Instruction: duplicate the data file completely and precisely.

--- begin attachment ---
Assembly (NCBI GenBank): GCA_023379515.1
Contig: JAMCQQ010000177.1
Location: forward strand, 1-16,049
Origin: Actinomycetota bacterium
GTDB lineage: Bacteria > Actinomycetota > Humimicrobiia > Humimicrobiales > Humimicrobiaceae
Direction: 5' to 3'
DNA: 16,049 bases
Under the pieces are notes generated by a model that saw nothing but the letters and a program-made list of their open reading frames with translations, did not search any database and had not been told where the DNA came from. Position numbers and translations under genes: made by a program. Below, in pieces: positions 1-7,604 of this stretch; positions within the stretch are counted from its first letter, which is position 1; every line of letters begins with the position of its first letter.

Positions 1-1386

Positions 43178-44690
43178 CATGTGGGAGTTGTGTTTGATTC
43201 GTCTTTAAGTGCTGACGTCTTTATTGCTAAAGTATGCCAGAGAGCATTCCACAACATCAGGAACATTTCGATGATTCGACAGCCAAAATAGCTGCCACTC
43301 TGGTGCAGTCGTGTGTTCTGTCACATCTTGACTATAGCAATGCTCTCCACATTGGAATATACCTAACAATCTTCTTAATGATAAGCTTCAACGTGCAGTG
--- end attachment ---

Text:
Assembly (NCBI GenBank): GCA_023379515.1
Contig: JAMCQQ010000177.1
Location: forward strand, 1-16,049
Origin: Actinomycetota bacterium
GTDB lineage: Bacteria > Actinomycetota > Humimicrobiia > Humimicrobiales > Humimicrobiaceae
Direction: 5' to 3'
DNA: 16,049 bases
Under the pieces are notes generated by a model that saw nothing but the letters and a program-made list of their open reading frames with translations, did not search any database and had not been told where the DNA came from. Position numbers and translations under genes: made by a program. Below, in pieces: positions 1-7,604 of this stretch; positions within the stretch are counted from its first letter, which is position 1; every line of letters begins with the position of its first letter.

Positions 1-1386

Positions 43178-44690
43178 CATGTGGGAGTTGTGTTTGATTC
43201 GTCTTTAAGTGCTGACGTCTTTATTGCTAAAGTATGCCAGAGAGCATTCCACAACATCAGGAACATTTCGATGATTCGACAGCCAAAATAGCTGCCACTC
43301 TGGTGCAGTCGTGTGTTCTGTCACATCTTGACTATAGCAATGCTCTCCACATTGGAATATACCTAACAATCTTCTTAATGATAAGCTTCAACGTGCAGTG